The popular saying that nice guys finish last appears to be wrong, according to a couple of recent studies. One was by the University of California, Berkeley. The college asked 450 students who were studying for an undergrad degree or an MBA at three universities questions about their personality traits. Fourteen years later, Berkeley researchers asked them questions again while also analyzing their career progress.
The study found that people who are selfish, deceitful, and aggressive did not advance further in their careers than those who are generous, trustworthy, and nice. Researchers concluded that disagreeable people who are combative and manipulative may be intimidating, but their lack of social skills is a disadvantage that holds them back.
“No matter the individual or the context, disagreeableness did not give people an advantage in the competition for power — even in more cutthroat, dog-eat-dog organizational cultures,” a Berkeley professor and co-author of the study said. “That’s not to say that jerks don’t reach positions of power. It’s just that they didn’t get ahead faster than others, and being a jerk simply didn’t help.”
According to the study, people who are hostile, abusive, and deceitful end up harming organizations when they’re put in positions of power. That’s not surprising to anyone who’s worked for this type of boss, but what is surprising and reassuring is that these people do not rise though the ranks faster than those who are nice and considerate of others.
The findings held true across gender, race, ethnicity, industry, and an organization’s culture. That’s why the study advises company decision makers to pay attention to “agreeableness” as an important qualification for being in a leadership position.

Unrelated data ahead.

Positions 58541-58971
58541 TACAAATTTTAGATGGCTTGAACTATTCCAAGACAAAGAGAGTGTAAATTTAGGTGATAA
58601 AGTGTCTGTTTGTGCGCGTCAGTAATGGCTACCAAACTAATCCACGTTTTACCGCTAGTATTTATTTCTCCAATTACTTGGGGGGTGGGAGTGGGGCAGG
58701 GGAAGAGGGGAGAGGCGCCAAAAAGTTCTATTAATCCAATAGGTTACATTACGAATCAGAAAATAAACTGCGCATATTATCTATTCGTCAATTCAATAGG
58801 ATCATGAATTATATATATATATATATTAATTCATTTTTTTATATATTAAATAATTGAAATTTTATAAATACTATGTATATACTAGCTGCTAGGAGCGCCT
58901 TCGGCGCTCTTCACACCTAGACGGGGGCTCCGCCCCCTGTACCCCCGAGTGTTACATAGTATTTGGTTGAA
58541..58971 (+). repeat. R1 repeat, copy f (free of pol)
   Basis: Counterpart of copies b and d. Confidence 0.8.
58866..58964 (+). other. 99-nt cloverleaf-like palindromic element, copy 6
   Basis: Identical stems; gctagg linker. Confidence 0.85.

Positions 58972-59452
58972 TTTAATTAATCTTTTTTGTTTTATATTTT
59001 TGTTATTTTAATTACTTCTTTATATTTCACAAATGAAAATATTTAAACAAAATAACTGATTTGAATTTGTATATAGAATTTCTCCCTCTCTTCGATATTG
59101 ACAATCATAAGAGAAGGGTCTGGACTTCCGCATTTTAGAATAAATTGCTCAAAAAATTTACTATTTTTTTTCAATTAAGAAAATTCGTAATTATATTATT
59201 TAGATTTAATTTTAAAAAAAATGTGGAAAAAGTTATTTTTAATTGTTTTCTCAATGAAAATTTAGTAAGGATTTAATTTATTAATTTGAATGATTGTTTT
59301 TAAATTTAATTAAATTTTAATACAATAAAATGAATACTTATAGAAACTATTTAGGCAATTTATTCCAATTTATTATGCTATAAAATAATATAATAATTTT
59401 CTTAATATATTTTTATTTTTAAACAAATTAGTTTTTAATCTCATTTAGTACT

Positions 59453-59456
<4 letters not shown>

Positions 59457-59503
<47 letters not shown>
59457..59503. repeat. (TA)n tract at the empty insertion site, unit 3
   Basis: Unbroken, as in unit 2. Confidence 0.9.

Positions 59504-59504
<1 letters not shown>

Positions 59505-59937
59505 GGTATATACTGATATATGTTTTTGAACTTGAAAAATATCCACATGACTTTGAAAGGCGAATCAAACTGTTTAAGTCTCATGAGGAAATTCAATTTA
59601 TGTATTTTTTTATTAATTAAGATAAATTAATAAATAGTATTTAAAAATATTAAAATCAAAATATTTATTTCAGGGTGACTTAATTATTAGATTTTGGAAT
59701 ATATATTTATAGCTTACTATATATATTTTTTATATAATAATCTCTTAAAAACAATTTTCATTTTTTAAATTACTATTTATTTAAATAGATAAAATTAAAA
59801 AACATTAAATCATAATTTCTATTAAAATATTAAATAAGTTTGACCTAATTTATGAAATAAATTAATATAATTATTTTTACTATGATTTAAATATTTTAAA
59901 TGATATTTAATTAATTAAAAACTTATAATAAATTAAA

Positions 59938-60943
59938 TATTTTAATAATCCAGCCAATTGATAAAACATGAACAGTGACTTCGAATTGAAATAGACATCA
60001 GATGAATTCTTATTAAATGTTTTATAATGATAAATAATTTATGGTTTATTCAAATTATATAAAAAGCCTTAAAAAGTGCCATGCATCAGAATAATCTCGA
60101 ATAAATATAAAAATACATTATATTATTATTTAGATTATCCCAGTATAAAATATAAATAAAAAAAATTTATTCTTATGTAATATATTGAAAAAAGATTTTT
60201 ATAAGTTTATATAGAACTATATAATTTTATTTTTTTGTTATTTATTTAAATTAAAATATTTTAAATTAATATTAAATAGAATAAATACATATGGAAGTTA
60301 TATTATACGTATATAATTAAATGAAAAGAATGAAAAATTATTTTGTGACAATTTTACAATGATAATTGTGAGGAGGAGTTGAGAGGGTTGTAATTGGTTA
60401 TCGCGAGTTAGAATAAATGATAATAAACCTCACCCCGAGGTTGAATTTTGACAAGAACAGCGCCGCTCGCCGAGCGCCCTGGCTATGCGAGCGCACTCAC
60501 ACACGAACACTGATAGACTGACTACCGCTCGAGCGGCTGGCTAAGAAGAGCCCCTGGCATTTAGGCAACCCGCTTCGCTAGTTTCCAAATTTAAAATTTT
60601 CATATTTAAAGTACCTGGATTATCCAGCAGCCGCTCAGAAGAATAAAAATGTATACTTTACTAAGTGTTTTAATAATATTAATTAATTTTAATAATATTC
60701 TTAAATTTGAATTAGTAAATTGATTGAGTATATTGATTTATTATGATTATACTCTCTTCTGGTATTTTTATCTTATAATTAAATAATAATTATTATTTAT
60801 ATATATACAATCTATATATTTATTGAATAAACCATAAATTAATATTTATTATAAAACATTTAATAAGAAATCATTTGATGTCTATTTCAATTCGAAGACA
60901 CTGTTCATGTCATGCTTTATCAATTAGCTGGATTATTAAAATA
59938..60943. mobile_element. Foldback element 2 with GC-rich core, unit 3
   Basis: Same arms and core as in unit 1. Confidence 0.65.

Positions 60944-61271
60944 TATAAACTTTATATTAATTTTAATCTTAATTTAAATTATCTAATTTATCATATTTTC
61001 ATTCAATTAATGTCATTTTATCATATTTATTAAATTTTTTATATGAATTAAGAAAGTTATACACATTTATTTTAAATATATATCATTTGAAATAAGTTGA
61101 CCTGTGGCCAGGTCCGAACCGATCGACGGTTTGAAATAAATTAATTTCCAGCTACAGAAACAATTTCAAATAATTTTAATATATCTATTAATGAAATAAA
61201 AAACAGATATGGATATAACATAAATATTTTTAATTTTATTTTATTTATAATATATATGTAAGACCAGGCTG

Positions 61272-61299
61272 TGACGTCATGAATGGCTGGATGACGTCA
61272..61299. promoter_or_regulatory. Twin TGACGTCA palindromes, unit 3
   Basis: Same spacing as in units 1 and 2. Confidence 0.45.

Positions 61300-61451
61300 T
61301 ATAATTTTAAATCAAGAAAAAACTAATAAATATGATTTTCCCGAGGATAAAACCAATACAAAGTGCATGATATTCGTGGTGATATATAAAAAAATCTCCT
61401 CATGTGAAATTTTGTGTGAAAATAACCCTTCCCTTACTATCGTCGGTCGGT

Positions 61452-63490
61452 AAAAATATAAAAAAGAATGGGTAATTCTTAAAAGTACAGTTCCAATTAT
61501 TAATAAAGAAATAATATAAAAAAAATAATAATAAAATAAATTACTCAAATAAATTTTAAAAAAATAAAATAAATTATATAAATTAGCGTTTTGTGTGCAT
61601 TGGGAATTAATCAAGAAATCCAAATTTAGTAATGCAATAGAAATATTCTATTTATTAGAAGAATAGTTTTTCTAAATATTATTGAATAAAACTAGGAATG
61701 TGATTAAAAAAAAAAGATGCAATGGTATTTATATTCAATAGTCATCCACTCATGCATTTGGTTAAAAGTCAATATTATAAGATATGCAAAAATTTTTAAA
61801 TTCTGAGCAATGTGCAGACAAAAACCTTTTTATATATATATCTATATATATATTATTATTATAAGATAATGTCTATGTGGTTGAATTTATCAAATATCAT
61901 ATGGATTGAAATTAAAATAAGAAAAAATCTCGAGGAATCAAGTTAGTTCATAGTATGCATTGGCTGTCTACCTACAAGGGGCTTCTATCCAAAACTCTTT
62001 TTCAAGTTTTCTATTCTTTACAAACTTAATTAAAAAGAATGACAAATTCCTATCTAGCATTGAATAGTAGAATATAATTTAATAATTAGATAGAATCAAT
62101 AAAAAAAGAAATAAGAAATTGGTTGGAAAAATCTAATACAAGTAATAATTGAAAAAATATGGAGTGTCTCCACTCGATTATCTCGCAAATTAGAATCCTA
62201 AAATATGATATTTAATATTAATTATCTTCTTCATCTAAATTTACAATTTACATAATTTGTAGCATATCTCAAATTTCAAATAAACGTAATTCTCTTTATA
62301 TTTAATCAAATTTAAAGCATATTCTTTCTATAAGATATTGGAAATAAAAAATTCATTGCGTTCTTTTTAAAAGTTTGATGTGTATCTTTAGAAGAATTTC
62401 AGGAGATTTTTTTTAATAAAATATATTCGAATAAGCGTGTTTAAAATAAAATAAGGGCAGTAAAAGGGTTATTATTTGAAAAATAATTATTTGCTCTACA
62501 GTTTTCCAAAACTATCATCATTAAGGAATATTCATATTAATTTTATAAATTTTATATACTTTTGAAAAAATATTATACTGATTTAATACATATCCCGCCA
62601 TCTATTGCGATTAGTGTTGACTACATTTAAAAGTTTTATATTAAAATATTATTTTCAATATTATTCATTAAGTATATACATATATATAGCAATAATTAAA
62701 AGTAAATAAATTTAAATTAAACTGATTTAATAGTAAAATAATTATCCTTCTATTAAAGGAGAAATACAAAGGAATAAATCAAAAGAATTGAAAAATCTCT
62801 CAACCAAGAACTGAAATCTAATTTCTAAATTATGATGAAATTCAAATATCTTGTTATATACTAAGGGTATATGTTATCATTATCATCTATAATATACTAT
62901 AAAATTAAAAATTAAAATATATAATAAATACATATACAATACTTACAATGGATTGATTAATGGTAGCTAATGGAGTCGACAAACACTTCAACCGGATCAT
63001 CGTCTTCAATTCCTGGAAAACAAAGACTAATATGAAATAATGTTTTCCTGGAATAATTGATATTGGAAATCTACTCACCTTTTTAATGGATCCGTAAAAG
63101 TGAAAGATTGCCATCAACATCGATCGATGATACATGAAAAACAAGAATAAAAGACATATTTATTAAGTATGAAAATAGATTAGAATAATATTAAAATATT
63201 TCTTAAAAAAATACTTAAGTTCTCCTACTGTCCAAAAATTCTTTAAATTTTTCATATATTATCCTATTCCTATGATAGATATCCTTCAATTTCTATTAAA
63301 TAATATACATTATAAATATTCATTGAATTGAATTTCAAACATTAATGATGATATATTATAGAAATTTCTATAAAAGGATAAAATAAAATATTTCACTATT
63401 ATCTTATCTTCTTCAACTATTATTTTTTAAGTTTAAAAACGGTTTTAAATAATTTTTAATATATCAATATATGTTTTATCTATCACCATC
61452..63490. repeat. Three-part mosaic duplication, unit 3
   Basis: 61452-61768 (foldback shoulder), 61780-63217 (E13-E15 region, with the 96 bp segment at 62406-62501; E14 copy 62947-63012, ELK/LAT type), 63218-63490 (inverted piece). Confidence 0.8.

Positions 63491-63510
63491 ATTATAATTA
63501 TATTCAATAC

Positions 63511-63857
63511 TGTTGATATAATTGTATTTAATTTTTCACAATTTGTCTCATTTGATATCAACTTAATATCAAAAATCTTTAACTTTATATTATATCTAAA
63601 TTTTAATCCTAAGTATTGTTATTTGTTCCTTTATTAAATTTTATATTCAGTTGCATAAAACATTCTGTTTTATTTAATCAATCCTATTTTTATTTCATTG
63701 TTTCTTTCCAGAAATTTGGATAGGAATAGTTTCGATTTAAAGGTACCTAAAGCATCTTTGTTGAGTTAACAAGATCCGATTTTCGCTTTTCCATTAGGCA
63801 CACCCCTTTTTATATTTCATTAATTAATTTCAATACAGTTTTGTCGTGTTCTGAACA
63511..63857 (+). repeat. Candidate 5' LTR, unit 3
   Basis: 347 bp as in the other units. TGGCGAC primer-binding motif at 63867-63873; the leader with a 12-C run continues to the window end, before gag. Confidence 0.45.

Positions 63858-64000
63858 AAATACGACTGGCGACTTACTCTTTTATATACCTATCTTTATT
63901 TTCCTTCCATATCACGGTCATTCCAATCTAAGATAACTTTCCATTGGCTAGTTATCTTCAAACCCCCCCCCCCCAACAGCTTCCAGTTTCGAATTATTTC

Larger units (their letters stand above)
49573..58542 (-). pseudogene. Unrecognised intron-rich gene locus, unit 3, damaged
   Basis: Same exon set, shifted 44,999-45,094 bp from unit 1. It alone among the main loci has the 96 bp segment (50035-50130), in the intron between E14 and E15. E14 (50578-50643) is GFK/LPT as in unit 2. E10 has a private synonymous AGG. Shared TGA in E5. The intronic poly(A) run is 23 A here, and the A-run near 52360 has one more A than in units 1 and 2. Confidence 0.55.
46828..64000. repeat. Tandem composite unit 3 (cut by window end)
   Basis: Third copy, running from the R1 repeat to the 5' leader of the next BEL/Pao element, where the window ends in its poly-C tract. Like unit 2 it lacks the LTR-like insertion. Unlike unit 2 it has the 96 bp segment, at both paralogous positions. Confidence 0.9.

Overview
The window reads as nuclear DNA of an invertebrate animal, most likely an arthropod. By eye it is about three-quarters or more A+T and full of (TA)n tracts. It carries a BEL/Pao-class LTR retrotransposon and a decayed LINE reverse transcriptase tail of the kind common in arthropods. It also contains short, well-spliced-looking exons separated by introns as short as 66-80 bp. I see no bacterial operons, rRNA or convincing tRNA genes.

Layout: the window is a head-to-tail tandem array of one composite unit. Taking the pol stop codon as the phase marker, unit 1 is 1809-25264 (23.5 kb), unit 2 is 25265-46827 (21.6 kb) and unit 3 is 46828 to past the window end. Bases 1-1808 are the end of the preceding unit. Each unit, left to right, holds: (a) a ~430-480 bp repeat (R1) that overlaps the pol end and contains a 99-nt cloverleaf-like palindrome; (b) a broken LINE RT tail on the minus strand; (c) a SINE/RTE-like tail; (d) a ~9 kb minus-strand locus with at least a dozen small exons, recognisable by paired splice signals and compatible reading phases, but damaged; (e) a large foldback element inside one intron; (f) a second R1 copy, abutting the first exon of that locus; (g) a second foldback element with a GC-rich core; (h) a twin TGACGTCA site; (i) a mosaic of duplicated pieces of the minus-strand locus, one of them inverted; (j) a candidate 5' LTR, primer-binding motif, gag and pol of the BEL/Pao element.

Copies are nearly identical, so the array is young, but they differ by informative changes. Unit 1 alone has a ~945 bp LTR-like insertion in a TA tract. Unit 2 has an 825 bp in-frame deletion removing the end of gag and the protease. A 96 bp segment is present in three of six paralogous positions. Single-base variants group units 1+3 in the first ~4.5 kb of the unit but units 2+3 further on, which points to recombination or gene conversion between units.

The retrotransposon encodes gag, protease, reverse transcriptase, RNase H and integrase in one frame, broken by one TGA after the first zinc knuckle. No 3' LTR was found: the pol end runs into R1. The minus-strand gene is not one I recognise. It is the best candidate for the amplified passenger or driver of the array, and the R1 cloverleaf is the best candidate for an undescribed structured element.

Another study, this one by the University of Hong Kong, found that performing a random act of kindness can improve a person’s wellbeing more than a pre-planned act of generosity or volunteering. The study analyzed more than 200 other studies about generosity that involved nearly 200,000 people.
Unplanned actions, such as seeing a neighbor who needs help and stepping up to lend a hand, was found to be more beneficial than a regular volunteering activity. The authors of the study concluded this may be because informal helping that’s casual and spontaneous can more easily lead to forming social connections.
The study found a “modest link” between doing good and mental health wellbeing. A link was also identified between kindness and eudaimonic wellbeing, which is a content state of happiness caused by having purpose and meaning in life.
I enjoy studies like these that tell me something I didn’t know or even better, change my perception. I believed the prevailing notion that people who are nice, courteous, and considerate are not as successful as those who are willing to be ruthless to get what they want. It’s nice to have confirmation that people can get ahead just as quickly by being nice than by being callous or conniving. It’s also reassuring to have a study validate that being authentically kind is personally rewarding by offering wellbeing and health benefits.